Monday, February 26, 2007

Demographics, the Elephant at the Far End of the Western World's Room

I'd recommend reading A Global Intelligence Briefing for CEOs. The mosting interesting part is that the birth rates in Europe and Japan are so low the countries risk imploding in the next few generations.
From the article:

The birth rate in Russia is so low that by 2050 their population will be smaller than that of Yemen. Russia has one-sixth of the earth’s land surface and much of its oil. You can’t control that much area with such a small population.

The native European population will be overtaken by the guest workers whose birthrate is so much higher.

Saturday, February 24, 2007

Air Powered Cars

Interesting article on air powered cars. The concept has been around for quite a few years, but no real products yet.

Monday, February 19, 2007

NetBeans 5.5 and Java 6


To maintain my web site, I use a series of java programs to automatically prep pictures and create html. I downloaded NetBeans 5.5 with Java 6 to add some long needed features to the programs. NetBeans seems much better than the last time I took it for a spin. It's fairly fast with many new features. It's worth the download.

Please welcome...Rachel Ann Fincher

Pam and I just had our second daughter, Rachel Ann.


Monday, February 12, 2007

PodCast with David Platt

I highly recommend this podcast with author David Platt on his book,
. The interview is an easy listen. David doesn't give hardcore technical guidelines, but makes a compelling case that the user experience is critical to successful software.

A Quiet User is Not Necessarily a Happy User

Note to fellow software developers:
Just because the users of your software are not complaining to you, doesn't mean they are happy. You need to periodically communicate with your customers to see how they are doing with your software. Discover what features they need and learn what confuses them about your software. A quiet user is not necessarily a happy user.

Wave of the Future

D-Wave is announcing a demonstration of their 16-qubit quantum computer tomorrow. If true, this will be the technology story of the decade. While the mainstream media and blogsphere have been fixated on Vista, D-Wave could be the paradigm shift of computing.
While finding the primes in a 256-bit number might take our fastest computers millennium, quantum computers can run through all the possibilities in a clock cycle. Digital encryption as we know it now would be dead - if D-Wave's announcement is true. Whole new vistas of science will open as complex protein folding algorithms which previously took months to calculate are discovered in seconds. Crash simulations at auto companies can be performed over hundreds of body designs instead of just a few promising ones. It will be a brave new world of computing - if true.

Another story at Techworld .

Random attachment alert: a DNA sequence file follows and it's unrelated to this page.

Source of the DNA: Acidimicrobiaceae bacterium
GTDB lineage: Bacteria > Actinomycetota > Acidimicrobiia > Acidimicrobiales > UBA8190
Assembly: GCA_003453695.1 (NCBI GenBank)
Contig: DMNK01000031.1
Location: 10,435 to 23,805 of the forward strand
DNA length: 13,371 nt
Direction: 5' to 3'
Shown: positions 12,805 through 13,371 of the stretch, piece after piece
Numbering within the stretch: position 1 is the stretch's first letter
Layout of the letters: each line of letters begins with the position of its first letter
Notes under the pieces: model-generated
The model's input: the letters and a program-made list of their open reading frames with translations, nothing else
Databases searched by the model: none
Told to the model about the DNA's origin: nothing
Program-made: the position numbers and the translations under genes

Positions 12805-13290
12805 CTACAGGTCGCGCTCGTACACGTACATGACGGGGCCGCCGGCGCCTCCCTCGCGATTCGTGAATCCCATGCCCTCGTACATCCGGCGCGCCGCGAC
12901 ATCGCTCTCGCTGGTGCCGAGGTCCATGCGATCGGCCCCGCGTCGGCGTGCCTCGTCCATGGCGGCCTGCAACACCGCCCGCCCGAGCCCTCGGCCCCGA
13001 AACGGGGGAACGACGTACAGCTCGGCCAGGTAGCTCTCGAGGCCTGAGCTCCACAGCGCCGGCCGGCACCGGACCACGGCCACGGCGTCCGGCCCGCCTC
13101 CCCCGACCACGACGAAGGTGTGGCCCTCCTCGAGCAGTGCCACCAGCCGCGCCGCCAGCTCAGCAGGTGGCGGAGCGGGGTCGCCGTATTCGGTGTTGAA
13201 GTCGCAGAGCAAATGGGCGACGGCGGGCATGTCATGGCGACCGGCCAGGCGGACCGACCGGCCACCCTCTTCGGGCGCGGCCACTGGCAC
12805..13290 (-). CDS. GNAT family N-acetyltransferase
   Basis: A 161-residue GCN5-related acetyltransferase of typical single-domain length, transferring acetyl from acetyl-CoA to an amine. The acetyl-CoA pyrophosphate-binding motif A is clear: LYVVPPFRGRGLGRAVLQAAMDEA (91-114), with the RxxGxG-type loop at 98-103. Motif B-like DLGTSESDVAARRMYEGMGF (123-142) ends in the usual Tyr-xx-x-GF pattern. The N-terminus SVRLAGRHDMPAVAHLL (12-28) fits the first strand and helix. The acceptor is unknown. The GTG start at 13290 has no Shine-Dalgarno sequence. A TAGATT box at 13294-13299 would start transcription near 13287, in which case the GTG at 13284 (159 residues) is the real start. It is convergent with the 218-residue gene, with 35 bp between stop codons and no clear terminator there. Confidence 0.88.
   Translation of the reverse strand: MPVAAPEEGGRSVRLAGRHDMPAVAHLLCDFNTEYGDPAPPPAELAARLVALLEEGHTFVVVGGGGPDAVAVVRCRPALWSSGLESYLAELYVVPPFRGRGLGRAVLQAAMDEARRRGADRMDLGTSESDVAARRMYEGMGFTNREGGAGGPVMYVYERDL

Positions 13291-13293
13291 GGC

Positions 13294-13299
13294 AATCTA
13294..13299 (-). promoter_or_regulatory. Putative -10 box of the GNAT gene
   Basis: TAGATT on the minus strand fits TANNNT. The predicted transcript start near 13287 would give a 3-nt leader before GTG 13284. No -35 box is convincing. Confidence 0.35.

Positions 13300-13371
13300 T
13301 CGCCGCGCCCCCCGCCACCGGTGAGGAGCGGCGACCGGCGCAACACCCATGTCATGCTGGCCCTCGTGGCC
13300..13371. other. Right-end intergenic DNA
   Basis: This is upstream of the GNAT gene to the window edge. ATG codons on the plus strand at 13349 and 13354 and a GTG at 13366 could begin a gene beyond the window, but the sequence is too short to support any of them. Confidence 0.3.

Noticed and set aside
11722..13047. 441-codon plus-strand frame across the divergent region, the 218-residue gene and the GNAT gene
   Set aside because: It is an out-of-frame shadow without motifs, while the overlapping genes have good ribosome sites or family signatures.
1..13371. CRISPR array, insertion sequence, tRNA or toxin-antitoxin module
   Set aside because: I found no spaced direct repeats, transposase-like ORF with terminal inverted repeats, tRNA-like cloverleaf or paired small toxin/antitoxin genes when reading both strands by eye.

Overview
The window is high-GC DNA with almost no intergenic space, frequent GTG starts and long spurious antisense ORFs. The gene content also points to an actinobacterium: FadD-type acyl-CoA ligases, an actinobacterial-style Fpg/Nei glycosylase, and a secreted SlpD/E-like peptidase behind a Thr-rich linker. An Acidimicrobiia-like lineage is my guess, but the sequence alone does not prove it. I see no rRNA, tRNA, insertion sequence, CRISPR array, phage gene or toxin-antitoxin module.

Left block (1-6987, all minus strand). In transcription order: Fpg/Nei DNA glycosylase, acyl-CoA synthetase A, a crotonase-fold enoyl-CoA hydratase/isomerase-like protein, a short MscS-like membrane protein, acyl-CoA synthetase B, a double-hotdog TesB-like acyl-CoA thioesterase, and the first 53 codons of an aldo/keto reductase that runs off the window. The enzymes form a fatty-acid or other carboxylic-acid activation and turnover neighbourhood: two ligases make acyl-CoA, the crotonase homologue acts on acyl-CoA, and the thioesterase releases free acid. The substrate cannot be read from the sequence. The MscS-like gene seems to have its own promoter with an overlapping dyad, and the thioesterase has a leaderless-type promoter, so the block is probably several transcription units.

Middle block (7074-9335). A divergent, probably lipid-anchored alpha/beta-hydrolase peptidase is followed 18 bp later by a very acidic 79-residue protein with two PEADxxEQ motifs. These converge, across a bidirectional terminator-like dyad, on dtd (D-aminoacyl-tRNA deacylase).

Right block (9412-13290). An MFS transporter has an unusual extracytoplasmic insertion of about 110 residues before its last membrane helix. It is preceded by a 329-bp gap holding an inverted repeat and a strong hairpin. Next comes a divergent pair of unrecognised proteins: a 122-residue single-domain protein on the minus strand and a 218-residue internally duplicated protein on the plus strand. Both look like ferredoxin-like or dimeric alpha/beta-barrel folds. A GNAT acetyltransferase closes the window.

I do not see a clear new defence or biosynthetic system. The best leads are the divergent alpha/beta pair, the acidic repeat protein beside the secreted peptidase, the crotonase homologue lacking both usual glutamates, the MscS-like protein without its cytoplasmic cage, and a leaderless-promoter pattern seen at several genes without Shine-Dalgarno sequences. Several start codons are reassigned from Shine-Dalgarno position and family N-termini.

Friday, February 09, 2007

Why Can't Microsoft Hire Adults to do Programming?

Recently, I noticed my Windows XP machine running out of memory. Casual inspection in the Task Manager revealed the "svchost" process consuming 360 megabytes of memory! TaskManager
The svchost process just manages other processes. One of those processes is "Automatic Updates", the process that periodically polls Microsoft to see if bug fixes and security updates are ready.
According to Microsoft, the "Automatic Update" service has a memory leak.
At my coworker's Scott's suggestion, I went into Services and turned off "Automatic Updates". Now svchost does not suck the marrow from my machine.
But why can't Microsoft write decent code? Detecting memory leaks during testing is hardly rocket science. It's even rumored that there are utilities that can actually detect a memory leak and where the memory was allocated. So how can the coders of this utility get it pushed out to millions of users without a cursory check for bugs? Don't they have a QA department? Why doesn't Microsoft code with this new thingy called ".Net" where memory is automatically managed?
The only reason I can think of is that they are outsourcing code development and QA. Outsourcing to some Junior Highs in Redmond. Why can't they hire adults?

Wednesday, February 07, 2007

Tivo Unboxed and Joost 0.74

A very exciting post from Tivo came today. Tivo and Amazon are combining forces to delivery "unbox" video straight from the net to a Tivo. The most interesting feature is a record of the purchase is stored on Amazon servers. You can purchase a movie today and re-download in a few years.
Also in the video news Joost has announced version 0.74. Joost is an amazing new peer-to-peer network to share licensed content from tv shows and other video. Joost networks collect bit-torrent type packets and inject commercials targeted to specific users, say all the women aged 25-50 in zip code 90210. Since the ads are targeted, advertizers will pay more for them, and in theory, fewer ads would be shown.
Soon we may be able to watch any TV show any time we want with fewer commercials.
I wouldn't bet against Joost - the founders of Joost gave us Kaaza and this little thing called Skype.

Thursday, February 01, 2007

Cropper - A Free Utility for Capturing Screenshots

I just downloaded and tested Brian Scott's Cropper at Jeffery Palermo's recommendation. It's a wonderful tool for cropping a bit of your screen to include in documents.